Barentsøya, Edgeøya, & Andreetangen

Jun 05, 2018 - National Geographic Explorer

After a night slowly cruising through the sea ice, we woke up to find ourselves still surrounded. As the hull gently bumped through the floes, we scanned the ice in search of wildlife. There is shallow water along this side of Spitsbergen and along the coasts of Barentsøya and Edgeøya, so we had to keep a safe distance from shore.

During breakfast we punched out from the ice edge and continued traveling south. Jennifer Kingsley gave a presentation on her journalism project “Meet the North: Life in the Arctic,“ which is about modern culture in the Arctic and has been supported by Lindblad Expeditions-National Geographic since 2015.

After lunch we found ourselves in the ice again as we made our way around the southern tip of Edgeøya. The mountains all along the coast were still streaked with snow, and, in places, the shoreline was a tangle of ice. After some time scanning and scouting, we made a landing at Andreetangen on the southwest coast of Edgeøya.

This place is well known for its trapping history. The Norwegian “Polar Bear King,” Henry Rudi, who killed hundreds of polar bears in his career, began coming here in the 1940s. His cabin still stands, surrounded by hundreds of polar bear, walrus, and reindeer bones.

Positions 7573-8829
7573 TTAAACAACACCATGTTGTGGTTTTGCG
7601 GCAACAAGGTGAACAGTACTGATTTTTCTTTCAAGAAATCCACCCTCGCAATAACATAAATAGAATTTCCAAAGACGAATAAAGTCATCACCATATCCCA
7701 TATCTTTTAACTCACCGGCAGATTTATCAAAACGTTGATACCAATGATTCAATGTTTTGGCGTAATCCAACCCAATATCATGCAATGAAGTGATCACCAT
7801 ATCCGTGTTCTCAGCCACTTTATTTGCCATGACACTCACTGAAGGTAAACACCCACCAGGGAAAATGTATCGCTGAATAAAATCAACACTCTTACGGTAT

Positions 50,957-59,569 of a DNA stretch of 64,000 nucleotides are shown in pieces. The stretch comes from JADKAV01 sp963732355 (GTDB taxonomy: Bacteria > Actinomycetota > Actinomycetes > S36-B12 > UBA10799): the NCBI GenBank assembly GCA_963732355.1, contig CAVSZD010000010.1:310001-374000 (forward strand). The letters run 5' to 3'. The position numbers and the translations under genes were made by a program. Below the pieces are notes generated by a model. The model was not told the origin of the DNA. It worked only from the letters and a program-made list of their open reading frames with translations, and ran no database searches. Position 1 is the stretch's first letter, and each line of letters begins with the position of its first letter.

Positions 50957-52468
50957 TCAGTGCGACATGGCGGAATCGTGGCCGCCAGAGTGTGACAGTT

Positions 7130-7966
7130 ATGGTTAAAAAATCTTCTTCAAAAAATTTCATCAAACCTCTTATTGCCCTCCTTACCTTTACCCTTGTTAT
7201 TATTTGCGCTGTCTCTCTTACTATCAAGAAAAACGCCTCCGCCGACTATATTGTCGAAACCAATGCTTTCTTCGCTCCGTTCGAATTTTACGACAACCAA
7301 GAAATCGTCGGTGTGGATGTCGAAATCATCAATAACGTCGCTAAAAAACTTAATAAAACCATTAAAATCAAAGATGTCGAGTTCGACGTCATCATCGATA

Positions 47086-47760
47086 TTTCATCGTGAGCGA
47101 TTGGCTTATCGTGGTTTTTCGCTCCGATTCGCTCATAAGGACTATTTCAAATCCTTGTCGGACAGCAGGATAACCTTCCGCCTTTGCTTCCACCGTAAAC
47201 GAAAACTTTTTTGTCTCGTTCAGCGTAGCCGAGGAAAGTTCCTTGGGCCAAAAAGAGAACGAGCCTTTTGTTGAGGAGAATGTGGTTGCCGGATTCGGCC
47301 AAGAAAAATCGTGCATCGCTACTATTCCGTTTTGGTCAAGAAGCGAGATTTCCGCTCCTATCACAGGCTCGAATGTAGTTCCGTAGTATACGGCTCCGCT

The ground around us was smooth, firm, and covered in thousands of purple saxifrages. It was a welcome reminder that spring has come to Svalbard, despite the wind and overcast sky. We found polar bear and reindeer tracks, and a few of us saw a lone walrus swimming along the coastline. As we head further south, the ground becomes richer with plant life, and we look forward to more explorations tomorrow.

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About the Author

Jennifer Kingsley

National Geographic Explorer

Jennifer Kingsley is a Canadian journalist, a National Geographic Explorer, and the Field Correspondent for Lindblad Expeditions. She has travelled extensively in the global Arctic and throughout the temperate rain forest of the Pacific Rim. After completing her biology degree, she worked in Canada's Rocky Mountain National Parks before moving to British Columbia to specialize in grizzly bear ecology. Jennifer spent several seasons sailing among the whales, bears, and wolves of the Great Bear Rainforest. 

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